Now, when a broker sends in an application, it’s in our system, we just check it for accuracy. We fill in a few of the blanks that would be the interest rate and the term, and so on, things that we’ve negotiated with the broker. And literally, I can turn around a deal from the time I receive it, to sending out a commitment in less than 10 minutes if the application is accurate. And we’ve done that, I’ve actually done that on a Friday. Deal comes in at 4:30, I don’t think anybody’s really expecting it to be looked at, but I had an offer to loan back to the broker within about 10-15 minutes…

Lawrence: That’s awesome.

Grant: … and they were shocked, and that is due to your software. So, Mortgage Automator has sped up our underwriting. Now, from there, we don’t know what happens in terms of the client meeting that happens, does that happen the next day, supporting documents, appraisers are busy, lawyers are busy, but really the turnaround time to get a commitment letter is quick.

Lawrence: And I think that’s all the brokers really want. They want to make sure that someone has seen their deal, they want to make sure they can get in touch with somebody. And it sounds, from what you’re saying, more times than not, unless something crazy is going on, they’re going to hear from you the same day. I think that’s absolutely great. 

Now, you’ve probably underwritten tons of deals over your career as a broker, as a lender, any fun stories, any interesting deals that you’ve come across?

Grant: Yeah. I’ve got a fun one. The people that know me, know that I love to play golf, so that’s the background to this story. I had a broker, ironically, she’s not in the business anymore, but she sent the deal in and mentioned the community, and said that this property is right next to a golf course. And so I thought, this sounds a little funny because I know that community doesn’t have a golf course.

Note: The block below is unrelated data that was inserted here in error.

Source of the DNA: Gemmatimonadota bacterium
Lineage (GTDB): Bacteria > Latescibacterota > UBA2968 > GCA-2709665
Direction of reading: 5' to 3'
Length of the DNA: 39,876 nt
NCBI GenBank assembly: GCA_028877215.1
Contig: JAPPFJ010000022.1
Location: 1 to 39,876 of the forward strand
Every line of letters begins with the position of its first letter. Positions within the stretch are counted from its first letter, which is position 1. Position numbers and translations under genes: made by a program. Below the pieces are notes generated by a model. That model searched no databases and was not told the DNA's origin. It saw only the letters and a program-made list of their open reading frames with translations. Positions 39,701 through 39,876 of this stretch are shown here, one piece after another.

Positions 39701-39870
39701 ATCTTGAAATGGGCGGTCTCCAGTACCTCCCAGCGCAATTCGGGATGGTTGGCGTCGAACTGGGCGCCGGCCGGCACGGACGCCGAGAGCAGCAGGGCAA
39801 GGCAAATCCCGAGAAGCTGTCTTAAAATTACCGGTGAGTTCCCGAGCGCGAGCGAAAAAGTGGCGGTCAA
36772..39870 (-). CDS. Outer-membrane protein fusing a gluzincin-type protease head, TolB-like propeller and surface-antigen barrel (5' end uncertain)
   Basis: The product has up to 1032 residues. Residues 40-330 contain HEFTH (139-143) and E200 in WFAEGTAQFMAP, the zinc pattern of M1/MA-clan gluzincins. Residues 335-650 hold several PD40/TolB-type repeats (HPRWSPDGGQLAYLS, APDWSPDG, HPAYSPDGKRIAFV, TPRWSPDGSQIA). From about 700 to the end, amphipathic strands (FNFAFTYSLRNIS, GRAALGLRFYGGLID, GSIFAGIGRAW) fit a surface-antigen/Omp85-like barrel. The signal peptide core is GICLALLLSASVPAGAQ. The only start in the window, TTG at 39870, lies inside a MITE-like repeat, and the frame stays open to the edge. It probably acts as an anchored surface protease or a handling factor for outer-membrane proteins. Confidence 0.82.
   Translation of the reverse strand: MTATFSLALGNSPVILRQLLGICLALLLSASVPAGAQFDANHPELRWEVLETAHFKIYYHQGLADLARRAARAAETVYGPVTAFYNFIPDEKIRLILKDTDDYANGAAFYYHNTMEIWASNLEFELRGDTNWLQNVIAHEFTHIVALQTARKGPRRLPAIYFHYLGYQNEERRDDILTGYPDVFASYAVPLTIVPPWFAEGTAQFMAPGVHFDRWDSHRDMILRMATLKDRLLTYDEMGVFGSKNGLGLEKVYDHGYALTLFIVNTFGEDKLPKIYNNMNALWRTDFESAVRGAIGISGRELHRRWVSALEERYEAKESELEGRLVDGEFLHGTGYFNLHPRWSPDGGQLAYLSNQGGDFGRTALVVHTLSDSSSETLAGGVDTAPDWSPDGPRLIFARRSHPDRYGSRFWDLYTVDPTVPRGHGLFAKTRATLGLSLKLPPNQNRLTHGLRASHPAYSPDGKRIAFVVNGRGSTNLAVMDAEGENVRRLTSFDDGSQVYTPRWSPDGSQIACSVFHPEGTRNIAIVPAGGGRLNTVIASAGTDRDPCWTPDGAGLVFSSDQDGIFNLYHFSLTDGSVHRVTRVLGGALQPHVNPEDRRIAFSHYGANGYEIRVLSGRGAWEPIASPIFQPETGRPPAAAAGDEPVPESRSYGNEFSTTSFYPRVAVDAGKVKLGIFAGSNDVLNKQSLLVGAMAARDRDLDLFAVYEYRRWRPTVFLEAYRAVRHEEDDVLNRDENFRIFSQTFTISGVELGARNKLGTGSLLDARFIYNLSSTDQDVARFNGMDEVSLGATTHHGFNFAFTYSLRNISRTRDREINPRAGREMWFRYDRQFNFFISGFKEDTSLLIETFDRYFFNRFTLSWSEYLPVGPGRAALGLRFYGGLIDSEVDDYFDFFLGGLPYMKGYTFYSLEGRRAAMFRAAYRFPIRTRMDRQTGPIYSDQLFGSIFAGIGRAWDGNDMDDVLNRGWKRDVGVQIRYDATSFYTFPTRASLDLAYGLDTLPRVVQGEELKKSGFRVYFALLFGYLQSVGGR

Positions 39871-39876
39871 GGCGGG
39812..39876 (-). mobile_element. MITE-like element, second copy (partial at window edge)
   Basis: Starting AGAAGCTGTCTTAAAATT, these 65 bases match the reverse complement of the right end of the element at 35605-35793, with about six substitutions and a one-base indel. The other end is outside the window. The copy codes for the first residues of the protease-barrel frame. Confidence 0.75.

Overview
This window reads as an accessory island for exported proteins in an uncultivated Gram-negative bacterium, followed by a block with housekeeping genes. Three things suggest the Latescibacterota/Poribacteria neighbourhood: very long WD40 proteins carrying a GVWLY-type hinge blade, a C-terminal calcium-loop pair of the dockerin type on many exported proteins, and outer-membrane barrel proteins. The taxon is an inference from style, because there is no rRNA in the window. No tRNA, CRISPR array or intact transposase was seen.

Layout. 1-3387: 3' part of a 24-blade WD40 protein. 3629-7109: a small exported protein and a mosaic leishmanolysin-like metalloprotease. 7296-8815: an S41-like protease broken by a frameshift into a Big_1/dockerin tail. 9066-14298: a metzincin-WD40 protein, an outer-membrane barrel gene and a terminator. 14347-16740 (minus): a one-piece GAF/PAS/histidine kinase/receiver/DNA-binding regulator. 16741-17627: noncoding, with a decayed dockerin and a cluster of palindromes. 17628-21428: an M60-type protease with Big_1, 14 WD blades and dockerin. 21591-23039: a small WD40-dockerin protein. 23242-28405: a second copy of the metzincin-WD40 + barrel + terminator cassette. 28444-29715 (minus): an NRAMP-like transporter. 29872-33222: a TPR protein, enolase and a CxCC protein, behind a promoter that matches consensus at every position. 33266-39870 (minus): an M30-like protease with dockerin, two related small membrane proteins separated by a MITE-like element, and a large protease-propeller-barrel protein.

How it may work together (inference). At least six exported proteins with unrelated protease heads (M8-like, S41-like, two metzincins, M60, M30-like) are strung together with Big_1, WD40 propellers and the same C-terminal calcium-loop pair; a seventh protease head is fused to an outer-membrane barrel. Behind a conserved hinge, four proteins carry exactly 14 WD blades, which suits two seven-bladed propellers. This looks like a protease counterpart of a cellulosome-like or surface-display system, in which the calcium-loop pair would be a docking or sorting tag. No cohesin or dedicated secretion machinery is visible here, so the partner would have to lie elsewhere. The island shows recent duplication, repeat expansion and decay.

Now, the spidey senses are jangling, there’s something going on here, something’s not sitting right with this deal. So, I found the property, it’s actually not in the community that was on the application, it’s in the next community over, which true enough, doesn’t have a golf course. Actually, the community in question did have a golf course, but not the one that was on the application. Then it’s really not on the golf course, there’s about a kilometer of dense brush between the property and the actual golf course.

So, if you’re expecting golf course views, you’re not getting it. The other thing that the broker failed to mention was that the property was directly across from the city landfill.

Lawrence: Hey, listen, someone else’s garbage is someone else’s gold. Just not in your case.

Grant: Not for us. So needless to say, that deal didn’t get done, but that’s the funny thing with all of the resources that not only we have, but brokers have, whether it be Street View, or Google Earth, or Purview, there’s so much good data out there. There’s really no good excuse for an application like that. And I have to say, I think the brokers and lenders are doing a far better job of due diligence prior to sending deals these days.